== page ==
Barrister criticised for calling child abuse victim 'predatory'
The Crown Prosecution Service (CPS) has criticised a barrister acting on its behalf for describing a 13-year-old sex abuse victim in court as "predatory".
Robert Colover also called the girl "sexually experienced". The CPS said his language had been "inappropriate".
The CPS said it would not instruct Mr Colover in any cases of sexual offences while it considered his situation.
Neil Wilson, 41, admitted abusing the girl at his home in Romford, London, and was given a suspended jail term.
The Attorney General's Office said the sentence had been drawn to its attention as "possibly unduly lenient".
Details of the case come as the head of the judiciary in England and Wales says a select pool of judges with specialist training will be created to handle complex child abuse cases, amid concerns at the way some child witnesses are treated in court by lawyers.
The police were alerted to the actions of Wilson, who now lives in York, after his victim told a friend. Images of child sex abuse were also found on Wilson's computer.
Why would a prosecutor say something so apparently helpful to the defendant?
Under our adversarial justice system, the role of prosecuting counsel is not to secure a conviction at all costs, or to try to secure the maximum sentence.
It has often been said that the prosecutor is akin to a "minister for justice".
That means there is an important element of impartiality to the role. So, he or she must draw to the court's attention any matter that assists the defendant - both during the course of a trial and also during the process of outlining the prosecution case following a guilty plea.
It is not for the prosecutor to argue for a particular sentence, and it is not at all unusual, while presenting the facts of the offence, for the prosecutor to bring matters to the court's attention which might assist the defendant in trying to mitigate his crime.
However, the prosecutor does need to scrutinise the potentially mitigating material carefully and the language in which it is expressed. In this particular case questions are being asked about how that scrutiny was carried out.
Wilson later admitted two counts of making extreme pornographic images and one count of sexual activity with a child.
Mr Colover, who was representing the CPS at Wilson's sentencing hearing at London's Snaresbrook Crown Court on Monday, said: "The girl is predatory in all her actions and she is sexually experienced."
The judge, Nigel Peters, said that when deciding Wilson's punishment, he had taken into account the prosecution's comments that the girl looked and behaved older than she was. Wilson's eight-month jail term was suspended for two years.'Inappropriate'
Speaking about Mr Colover's remarks, a CPS spokesman said: "The language used by prosecution counsel was inappropriate.
"The transgressor in this case was the defendant and he bears responsibility for his criminal acts."
Alan Wardle, from the NSPCC, told BBC Radio 4's Today programme: "The age of consent in this country is 16, before that a child cannot consent. As a society we have drawn a line in the sand on that.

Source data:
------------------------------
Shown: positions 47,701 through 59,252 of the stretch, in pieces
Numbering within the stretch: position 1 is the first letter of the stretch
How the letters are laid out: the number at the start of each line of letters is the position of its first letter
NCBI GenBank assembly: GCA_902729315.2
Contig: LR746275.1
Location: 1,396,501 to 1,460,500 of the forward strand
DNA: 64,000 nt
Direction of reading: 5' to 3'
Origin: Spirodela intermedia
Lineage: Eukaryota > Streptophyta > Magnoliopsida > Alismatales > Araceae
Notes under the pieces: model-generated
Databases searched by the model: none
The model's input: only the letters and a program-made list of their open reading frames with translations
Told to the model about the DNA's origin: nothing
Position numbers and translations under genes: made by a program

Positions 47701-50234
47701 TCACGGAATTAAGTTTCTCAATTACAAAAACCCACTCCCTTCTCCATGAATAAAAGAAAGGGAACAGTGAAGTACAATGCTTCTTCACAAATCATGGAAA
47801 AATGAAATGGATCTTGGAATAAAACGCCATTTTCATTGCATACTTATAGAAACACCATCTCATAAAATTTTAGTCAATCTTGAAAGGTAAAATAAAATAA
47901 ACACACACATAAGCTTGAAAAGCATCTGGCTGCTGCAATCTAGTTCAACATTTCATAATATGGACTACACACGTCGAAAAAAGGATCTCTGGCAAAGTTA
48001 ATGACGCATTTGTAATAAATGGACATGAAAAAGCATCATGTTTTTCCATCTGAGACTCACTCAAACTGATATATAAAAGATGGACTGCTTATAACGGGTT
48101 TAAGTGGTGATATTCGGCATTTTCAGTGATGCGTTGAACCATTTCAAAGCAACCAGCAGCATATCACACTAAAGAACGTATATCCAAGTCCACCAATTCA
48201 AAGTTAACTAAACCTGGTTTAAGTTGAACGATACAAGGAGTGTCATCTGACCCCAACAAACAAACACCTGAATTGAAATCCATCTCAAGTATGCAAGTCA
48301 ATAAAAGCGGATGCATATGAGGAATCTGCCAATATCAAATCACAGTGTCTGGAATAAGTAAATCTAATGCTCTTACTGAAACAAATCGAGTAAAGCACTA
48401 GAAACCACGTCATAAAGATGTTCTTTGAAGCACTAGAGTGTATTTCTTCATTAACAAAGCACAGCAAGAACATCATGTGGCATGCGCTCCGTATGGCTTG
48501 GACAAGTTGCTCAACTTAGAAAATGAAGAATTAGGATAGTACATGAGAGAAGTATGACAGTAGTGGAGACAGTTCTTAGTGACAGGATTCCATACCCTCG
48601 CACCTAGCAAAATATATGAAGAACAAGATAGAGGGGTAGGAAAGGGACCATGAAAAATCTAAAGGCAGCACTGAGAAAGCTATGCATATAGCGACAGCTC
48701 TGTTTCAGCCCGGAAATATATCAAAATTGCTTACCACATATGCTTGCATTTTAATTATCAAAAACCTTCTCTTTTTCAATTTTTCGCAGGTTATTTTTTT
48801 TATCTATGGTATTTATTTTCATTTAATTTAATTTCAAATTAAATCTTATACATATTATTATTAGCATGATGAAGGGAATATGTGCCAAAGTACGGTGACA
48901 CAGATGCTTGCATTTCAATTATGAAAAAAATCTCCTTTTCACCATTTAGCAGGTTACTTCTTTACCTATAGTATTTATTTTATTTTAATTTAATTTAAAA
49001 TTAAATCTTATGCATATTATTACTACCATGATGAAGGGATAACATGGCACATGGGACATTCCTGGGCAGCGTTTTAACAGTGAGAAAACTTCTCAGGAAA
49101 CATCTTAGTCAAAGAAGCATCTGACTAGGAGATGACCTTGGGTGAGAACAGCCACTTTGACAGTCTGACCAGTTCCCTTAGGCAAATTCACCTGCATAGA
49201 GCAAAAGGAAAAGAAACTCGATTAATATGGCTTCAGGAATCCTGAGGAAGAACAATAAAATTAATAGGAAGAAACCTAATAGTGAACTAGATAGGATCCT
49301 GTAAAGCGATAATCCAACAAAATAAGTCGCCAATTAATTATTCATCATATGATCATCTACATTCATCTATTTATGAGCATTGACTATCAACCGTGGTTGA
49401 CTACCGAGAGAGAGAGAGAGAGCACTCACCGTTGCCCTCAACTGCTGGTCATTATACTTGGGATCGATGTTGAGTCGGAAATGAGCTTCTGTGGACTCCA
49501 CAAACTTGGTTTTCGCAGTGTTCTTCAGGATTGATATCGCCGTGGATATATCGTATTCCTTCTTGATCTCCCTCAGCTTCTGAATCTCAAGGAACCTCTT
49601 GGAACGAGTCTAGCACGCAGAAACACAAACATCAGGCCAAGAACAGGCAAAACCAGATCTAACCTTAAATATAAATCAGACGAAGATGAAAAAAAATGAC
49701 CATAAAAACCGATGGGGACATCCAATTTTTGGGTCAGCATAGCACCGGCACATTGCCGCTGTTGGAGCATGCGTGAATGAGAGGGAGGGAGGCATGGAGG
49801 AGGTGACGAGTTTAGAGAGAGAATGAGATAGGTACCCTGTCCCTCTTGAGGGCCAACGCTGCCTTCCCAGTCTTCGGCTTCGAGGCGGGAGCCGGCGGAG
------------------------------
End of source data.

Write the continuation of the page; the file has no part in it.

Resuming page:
"In this case, the child was 13 and the man was 41 - it's pretty clear who the predator was."
In a statement, the Attorney General's Office said: "The case has been drawn to the attention of this office as a possibly unduly lenient sentence.
"This means it'll be considered by a law officer (the attorney or solicitor general) who will decide whether it should be referred to the Court of Appeal under the unduly lenient sentence scheme."
It said a decision would be announced once files relating to the case had been considered.
Alison Worsley, of children's charity Barnardo's, said: "It is plain wrong to imply in any way that the experiences of sexually exploited children are something they bring on themselves.
"It takes immense bravery for these young people to relive their ordeal in a court of law and we must not forget that it is the abuser who is guilty and not the victim."
However, Carl Gardner, a former government legal adviser, warned that most people commenting on the case did not know the full facts.
"The use of this word 'predatory' and the other remarks, it sounds bad to me, but we don't know how that word introduced itself into the court," he said.Online petition
More than 4,000 people have signed an online petition calling for the CPS to investigate the language used by Mr Colover.
The petition, which was started by a woman named Jo who described herself as a "survivor of childhood sexual abuse", stated: "It's unacceptable that the crown prosecutor - the person who this young girl was relying on to help get her justice - used this kind of language in court.
"It's a sad fact that this kind of attitude is commonplace within society and the legal establishment. We need to make a stand and send a clear message: It's never the child's fault."
Paul Mendelle, a criminal barrister and former chairman of the Criminal Bar Association, said the behaviour of the victim is not usually a mitigating factor.
"Very often the victims themselves are damaged by abuse they've suffered by either the defendant or others and they often behave in sexually inappropriate ways," he told BBC Radio 4's Today programme.
Sarah Kelly, from the National Association of People Abused in Childhood, said Mr Colover's comments were "damaging and unhelpful".
She told the BBC's Breakfast: "The people - the barristers who are performing these cross examinations - they need to be specially trained, they need to understand the impacts that face adult survivors or children giving evidence.
She added that as a survivor of abuse herself she was "absolutely horrified".
"We have this real fear that no-one is going to believe us or that people are going to blame us for the abuse, and comments like this absolutely confirm those fears," Ms Kelly said.